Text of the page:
Brain and Ability to Think
It’s not well-known that heroin abuse damages the brains of users. A 2007 study noted that “brain disintegration becomes apparent very soon after an onset of chronic heroin abuse.” Brain damage also results from non-fatal overdoses and head injuries that are more likely to occur in an impaired person (especially polydrug abusers). Remnants of injuries that trace back to a lack of oxygen to the brain, either from these overdoses or injuries, are commonly found in long-term heroin addicts.
A study from the University of Edinburgh autopsied the brains of 34 opiate abusers (they were using heroin or methadone). None of them had a history of head injuries. But the brains showed brain damage similar to the early stages of Alzheimer’s. The average age of the drug users was 26.
There are many other studies that show brain damage and deterioration from injected or smoked heroin abuse, including the deterioration of the brain into a spongy state, resulting in overall weakness, spastic attacks and permanent hand tremor.
Short oxygen deprivation from opiate overdoses that are survived can still cause cognitive decline. Research shows that even when a person injects heroin in quantities too low to cause overdose, they tend to cause a brief (five to thirty minute) drop in blood oxygen levels that are sufficient to cause brain and organ damage after repetitive occurrences.
The sleep apnea (breathing that repeatedly starts and stops during sleep) that is suffered by some heroin addicts can further contribute to a lack of oxygen reaching the brain.
This is another type of injury that is not well known. Heroin abuse has been associated with high levels of protein in the urine, a condition that can lead to kidney failure. Causes are thought to be bacteria or viral contaminants in heroin, or toxins in the substances used to dilute the drug. The presence of hepatitis C or HIV in some drug-abusing patients was also considered to be a possible factor.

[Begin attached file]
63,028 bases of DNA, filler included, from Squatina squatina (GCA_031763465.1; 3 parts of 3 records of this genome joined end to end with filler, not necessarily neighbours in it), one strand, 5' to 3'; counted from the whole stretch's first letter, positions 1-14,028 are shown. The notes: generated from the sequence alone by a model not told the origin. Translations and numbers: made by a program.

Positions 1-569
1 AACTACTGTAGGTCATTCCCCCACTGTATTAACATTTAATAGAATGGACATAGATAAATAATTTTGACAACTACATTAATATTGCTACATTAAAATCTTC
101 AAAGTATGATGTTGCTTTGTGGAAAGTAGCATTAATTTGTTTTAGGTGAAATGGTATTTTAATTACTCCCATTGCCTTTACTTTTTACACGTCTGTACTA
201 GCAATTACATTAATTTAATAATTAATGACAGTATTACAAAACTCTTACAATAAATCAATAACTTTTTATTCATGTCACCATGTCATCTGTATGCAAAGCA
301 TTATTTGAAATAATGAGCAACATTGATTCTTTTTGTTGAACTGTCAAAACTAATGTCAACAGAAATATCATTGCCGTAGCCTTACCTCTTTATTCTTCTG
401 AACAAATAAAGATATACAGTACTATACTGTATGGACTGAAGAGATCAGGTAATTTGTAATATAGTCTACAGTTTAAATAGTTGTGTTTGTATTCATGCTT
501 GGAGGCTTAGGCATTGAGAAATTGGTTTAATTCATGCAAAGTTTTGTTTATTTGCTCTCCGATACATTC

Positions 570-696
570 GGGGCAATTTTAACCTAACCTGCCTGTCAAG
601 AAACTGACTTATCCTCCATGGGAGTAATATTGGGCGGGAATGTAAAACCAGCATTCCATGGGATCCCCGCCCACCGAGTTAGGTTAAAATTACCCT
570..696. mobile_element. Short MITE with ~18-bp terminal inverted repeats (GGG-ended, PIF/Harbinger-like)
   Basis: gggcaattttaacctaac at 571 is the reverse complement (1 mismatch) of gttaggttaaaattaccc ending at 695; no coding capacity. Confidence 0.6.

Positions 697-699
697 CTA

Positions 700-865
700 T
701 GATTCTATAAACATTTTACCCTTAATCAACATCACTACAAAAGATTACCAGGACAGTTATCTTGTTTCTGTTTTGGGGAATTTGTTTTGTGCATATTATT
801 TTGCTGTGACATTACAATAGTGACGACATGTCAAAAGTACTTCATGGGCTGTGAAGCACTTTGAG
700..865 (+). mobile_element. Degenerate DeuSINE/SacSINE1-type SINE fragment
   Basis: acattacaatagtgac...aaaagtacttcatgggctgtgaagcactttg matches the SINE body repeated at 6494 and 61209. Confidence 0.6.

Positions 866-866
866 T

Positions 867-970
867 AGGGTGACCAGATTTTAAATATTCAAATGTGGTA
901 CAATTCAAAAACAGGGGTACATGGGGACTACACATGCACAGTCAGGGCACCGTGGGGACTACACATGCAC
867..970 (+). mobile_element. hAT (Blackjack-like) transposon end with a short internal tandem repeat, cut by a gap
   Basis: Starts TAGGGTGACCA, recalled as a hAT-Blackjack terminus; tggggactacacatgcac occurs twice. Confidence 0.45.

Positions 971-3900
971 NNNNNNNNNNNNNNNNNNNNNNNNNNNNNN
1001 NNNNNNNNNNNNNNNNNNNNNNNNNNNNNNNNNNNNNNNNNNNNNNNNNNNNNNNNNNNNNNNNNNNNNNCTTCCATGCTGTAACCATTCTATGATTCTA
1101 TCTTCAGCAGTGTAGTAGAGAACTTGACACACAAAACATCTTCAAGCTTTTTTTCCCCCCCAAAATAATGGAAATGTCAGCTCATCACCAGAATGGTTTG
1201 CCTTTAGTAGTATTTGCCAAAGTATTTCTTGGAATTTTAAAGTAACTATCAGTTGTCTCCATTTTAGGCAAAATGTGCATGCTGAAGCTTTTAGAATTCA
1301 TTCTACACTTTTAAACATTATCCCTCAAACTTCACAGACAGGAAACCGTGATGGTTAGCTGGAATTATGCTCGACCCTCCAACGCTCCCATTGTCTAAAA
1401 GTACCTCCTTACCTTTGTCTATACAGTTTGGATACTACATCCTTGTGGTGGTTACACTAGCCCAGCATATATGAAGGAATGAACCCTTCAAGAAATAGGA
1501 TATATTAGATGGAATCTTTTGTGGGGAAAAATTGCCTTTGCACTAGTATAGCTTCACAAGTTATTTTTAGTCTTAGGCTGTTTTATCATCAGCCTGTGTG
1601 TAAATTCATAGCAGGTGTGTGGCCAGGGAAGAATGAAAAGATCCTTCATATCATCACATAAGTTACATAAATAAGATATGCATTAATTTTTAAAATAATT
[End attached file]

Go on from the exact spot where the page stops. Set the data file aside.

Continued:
When a person becomes comatose after a non-fatal overdose of heroin, the muscles that experienced the unmoving weight of the body may begin to break down. This is called rhabdomyolysis. The chemicals released by this breakdown are destructive to the kidneys. Recovery usually requires dialysis and may require a kidney transplant.
Heroin and other opiates reduce the action of muscles in the intestines, making constipation a constant problem. This can result in hemorrhoids, anal fissures or damage to the rectum that may require surgery to repair.
Heroin addicts are intimately familiar with this problem and the rupturing that can occur when bowel movements stop. Some of them let themselves go into the early stages of withdrawal every few days, just so their bodies will trigger the diarrhea that is typical during withdrawal. In that way, they avoid the impactions that build up over the ten days to two weeks between bowel movements.
Heroin also threatens one’s life by spreading deadly diseases, by setting up the right conditions for gangrene, through triggering an impulse toward suicide, and other effects. Those effects will be covered in the last section of this report.